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Similar positions

"Similar positions" Continued...

As for Germany, NATO was an instrument of rehabilitation and stability after World War II. But Germany now has a complex relationship with Russia, as well as internal issues. It does not want NATO drawing it into adventures that are not in Germany's primary interest, much less into a confrontation with Russia. No amount of charm, openness or dialogue is going to change this fundamental reality.

Dialogue does offer certain possibilities. The United States could choose to talk to Iran without preconditions. It could abandon NATO expansion and quietly reduce its influence in the former Soviet Union, or perhaps convince the Russians that they could benefit from this influence. The United States could abandon the BMD system (though this has been complicated by Iran's recent successful satellite launch), or perhaps get the Russians to participate in the program. The United States could certainly get the Germans to send a small force to Afghanistan above and beyond the present German contingent. All of this is possible.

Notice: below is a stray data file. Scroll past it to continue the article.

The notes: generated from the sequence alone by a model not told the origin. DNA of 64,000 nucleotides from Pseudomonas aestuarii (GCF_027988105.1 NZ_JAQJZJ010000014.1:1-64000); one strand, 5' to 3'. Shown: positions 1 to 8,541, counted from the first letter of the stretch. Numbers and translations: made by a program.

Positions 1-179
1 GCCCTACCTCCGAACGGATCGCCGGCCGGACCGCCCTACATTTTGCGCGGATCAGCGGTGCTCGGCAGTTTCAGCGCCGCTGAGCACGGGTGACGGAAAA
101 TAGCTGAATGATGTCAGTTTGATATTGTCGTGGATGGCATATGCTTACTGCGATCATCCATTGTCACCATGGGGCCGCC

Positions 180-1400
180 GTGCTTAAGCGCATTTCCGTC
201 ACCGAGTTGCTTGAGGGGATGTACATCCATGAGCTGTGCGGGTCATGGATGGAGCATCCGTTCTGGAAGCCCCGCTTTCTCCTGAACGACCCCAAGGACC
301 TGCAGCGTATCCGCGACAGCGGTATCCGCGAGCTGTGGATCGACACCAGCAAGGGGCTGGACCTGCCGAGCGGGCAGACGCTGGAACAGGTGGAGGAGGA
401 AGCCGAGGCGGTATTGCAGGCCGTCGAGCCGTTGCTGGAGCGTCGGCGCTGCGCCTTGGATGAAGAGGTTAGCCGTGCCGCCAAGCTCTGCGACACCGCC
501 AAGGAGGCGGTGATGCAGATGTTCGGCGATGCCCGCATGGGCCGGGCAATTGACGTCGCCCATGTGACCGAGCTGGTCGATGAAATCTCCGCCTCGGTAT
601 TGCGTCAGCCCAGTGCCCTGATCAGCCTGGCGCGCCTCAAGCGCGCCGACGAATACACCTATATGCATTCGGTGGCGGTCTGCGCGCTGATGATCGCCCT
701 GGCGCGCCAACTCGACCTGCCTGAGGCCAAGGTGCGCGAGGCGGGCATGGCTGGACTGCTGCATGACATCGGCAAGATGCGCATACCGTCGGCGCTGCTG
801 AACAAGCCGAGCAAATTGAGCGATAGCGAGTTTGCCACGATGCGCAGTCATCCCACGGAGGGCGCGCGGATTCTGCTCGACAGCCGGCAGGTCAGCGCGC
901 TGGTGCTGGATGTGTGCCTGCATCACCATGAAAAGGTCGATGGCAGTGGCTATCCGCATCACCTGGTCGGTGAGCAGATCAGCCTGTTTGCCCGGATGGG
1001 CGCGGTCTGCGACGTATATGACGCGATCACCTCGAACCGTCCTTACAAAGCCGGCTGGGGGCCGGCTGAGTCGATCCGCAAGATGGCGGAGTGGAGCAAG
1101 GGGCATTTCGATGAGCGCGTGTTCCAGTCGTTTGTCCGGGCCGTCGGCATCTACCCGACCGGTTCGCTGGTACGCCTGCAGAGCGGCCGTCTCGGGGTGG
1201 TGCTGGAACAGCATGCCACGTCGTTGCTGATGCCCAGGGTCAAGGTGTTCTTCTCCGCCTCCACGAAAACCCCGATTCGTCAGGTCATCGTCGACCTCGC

What can't be achieved is a fundamental transformation of the geopolitical realities of the world. No matter how Obama campaigned, it is clear he knows that. Apart from his preoccupation with economic matters, Obama understands that foreign policy is governed by impersonal forces and is not amenable to rhetoric, although rhetoric might make things somewhat easier. No nation gives up its fundamental interests because someone is willing to talk.

Willingness to talk is important, but what is said is much more important. Obama's first foray into foreign policy via Biden indicates that, generally speaking, he understands the constraints and pressures that drive American foreign policy, and he understands the limits of presidential power. Atmospherics aside, Biden's positions-as opposed to his rhetoric-were strikingly similar to Cheney's foreign policy positions.

We argued long ago that presidents don't make history, but that history makes presidents. We see Biden's speech as a classic example of this principle.
Republished with permission of stratfor.com.

George Friedman, Stratfor.com
George Friedman, Stratfor.com

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